Cvc Ransomware Description
The Cvc Ransomware is a file-locking Trojan that's part of the family of the Dharma Ransomware. The Cvc Ransomware can block media files from opening through its encryption feature while asking for a ransom through generic warning messages. Users with externally-secured backups are in little danger from this threat, although they still should have suitable PC security solutions to remove the Cvc Ransomware.
Estimating Trojan Geography by E-mail
With many Ransomware-as-a-Service campaigns, the next Trojan variant is a chameleon differing from its ancestors in few ways, besides addresses, random ID strings and some cosmetic features. Sometimes, though, threat actors leave clues for tracking in these small details intentionally or accidentally. The Cvc Ransomware, a refresher of the Dharma Ransomware RaaS, is such a case.
The Cvc Ransomware is a Windows threat specializing in blocking media, AKA, documents, images, spreadsheets, databases, movies, music, and other 'valuable' work and personal files. Its attack uses a well-secured AES encryption algorithm that converts each file while also adding ransom details at the ends of their names: an e-mail, 'cvc' extension, and serial for victims.
The e-mail for negotiating over the attacker's decryption help also comes in a copy-and-pasted pop-up alert that's generic to the family (see comparable relatives like the Aim Ransomware, the FREDD Ransomware, the Group Ransomware or the MUST Ransomware). Readers might take note of the variant 'Patrik' spelling of the common name 'Patrick,' which is typical of some European regions, including Norway and Sweden. While this choice could be purely-random, the resemblance leads malware experts to recommend anticipating possible drive-by-downloads using themes relevant to that area of the world.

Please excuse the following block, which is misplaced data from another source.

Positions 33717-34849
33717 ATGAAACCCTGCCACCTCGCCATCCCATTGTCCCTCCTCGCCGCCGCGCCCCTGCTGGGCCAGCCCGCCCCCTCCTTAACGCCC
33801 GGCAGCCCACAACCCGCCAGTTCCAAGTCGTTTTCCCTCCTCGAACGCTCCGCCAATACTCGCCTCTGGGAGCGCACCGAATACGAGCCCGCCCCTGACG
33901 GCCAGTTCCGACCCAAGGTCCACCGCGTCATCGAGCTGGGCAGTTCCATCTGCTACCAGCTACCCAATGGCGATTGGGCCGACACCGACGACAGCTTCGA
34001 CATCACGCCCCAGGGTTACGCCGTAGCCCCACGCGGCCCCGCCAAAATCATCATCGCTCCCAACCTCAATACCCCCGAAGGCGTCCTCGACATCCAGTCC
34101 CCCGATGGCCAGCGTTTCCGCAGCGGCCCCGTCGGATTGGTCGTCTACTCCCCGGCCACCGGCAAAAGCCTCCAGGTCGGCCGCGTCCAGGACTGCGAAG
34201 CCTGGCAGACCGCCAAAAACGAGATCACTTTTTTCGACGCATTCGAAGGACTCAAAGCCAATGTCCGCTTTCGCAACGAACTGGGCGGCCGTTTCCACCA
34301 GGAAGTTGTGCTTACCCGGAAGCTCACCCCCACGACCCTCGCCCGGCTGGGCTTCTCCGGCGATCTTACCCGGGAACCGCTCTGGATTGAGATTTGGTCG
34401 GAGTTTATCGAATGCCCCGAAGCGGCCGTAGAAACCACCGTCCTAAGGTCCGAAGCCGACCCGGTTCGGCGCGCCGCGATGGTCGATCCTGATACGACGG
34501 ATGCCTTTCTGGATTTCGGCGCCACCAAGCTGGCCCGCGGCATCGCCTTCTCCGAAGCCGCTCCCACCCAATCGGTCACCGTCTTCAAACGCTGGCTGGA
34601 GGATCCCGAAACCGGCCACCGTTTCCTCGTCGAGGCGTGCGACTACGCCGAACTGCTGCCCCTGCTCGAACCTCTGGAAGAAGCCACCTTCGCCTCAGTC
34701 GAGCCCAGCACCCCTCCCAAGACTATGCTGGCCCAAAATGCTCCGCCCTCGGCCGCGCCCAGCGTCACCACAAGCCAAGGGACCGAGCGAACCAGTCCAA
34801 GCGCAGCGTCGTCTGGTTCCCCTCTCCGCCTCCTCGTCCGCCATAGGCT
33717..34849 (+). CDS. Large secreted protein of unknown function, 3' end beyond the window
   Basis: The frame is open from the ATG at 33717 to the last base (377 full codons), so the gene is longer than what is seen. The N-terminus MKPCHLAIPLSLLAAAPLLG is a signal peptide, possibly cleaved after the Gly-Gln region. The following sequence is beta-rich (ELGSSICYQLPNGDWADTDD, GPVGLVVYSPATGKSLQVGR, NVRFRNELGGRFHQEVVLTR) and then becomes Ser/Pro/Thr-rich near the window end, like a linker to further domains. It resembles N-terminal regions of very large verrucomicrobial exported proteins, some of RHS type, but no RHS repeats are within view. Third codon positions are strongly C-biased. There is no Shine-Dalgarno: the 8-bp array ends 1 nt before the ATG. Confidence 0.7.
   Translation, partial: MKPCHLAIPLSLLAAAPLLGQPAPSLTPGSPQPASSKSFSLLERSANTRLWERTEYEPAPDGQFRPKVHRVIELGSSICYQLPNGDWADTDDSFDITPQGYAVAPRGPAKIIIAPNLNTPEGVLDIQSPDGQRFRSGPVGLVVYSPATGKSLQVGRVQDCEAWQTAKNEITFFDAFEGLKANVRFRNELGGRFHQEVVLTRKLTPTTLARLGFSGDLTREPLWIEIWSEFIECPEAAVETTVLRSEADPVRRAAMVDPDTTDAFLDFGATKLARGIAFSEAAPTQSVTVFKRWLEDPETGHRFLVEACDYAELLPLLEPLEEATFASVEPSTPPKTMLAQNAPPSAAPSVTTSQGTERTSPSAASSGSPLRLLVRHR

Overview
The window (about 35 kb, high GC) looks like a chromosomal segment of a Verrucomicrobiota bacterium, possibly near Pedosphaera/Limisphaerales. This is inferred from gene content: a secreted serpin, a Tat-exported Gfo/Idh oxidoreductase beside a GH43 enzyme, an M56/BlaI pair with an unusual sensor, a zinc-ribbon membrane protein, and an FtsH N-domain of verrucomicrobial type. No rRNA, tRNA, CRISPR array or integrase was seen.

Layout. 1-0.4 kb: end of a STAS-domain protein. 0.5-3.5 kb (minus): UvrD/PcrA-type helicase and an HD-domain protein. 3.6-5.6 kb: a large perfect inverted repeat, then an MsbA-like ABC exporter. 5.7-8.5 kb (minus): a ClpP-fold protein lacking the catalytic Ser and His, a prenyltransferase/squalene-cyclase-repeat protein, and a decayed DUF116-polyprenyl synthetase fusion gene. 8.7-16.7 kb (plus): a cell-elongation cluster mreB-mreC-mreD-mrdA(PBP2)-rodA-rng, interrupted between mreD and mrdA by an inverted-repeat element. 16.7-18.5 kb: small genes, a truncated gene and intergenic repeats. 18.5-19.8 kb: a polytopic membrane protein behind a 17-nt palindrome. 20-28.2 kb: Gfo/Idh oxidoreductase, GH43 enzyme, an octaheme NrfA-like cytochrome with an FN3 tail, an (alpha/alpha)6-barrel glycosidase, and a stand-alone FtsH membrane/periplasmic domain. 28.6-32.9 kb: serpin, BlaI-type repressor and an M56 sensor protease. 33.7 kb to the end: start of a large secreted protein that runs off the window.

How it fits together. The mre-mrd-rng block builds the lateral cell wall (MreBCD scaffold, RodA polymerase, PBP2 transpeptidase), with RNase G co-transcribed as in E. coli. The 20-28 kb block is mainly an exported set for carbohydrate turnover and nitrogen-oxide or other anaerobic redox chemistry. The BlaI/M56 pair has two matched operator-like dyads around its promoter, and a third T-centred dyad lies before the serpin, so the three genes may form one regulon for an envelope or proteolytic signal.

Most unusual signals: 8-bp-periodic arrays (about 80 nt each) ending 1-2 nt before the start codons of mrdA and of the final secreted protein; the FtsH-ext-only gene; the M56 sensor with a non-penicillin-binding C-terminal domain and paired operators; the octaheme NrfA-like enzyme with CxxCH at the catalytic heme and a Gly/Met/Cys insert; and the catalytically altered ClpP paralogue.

However, the Cvc Ransomware includes no known self-removal options for systems with 'inappropriate' language settings or other self-destruct methods. Accordingly, most Windows users are at risk from the file-blocking feature.
Throwing Away Trojan Ransoms before They Happen
By contrast with its threat actor's e-mail, the Cvc Ransomware's extension is more likely to be random letters and offers too many possibilities for narrowing down any possible infection exploits. However, due to this Trojan's family's proliferation through multiple means, all Windows users should practice security habits that limit potential attacks from this or another variant. Network and server admins should be attentive to their password management and any possibility of a brute-force or dictionary attack.
Other infection vectors that malware analysts see as relevant to 2020-dated, file-locker Trojans' campaigns include:
- Disguised e-mail attachments (such as fake invoices with macros)
- Bundles in illegal downloads (game cracks or stolen movies)
The Cvc Ransomware might tailor its drive-by-downloads towards the nationalities with which its attacker is most familiar. On the other hand, it's just as likely of ranging abroad, but hopefully, most Windows users should have the backups to handle it.
Use SpyHunter to Detect and Remove PC Threats
If you are concerned that malware or PC threats similar to Cvc Ransomware may have infected your computer, we recommend you start an in-depth system scan with SpyHunter. SpyHunter is an advanced malware protection and remediation application that offers subscribers a comprehensive method for protecting PCs from malware, in addition to providing one-on-one technical support service.
Why can't I open any program including SpyHunter? You may have a malware file running in memory that kills any programs that you try to launch on your PC. Tip: Download SpyHunter from a clean computer, copy it to a USB thumb drive, DVD or CD, then install it on the infected PC and run SpyHunter's malware scanner.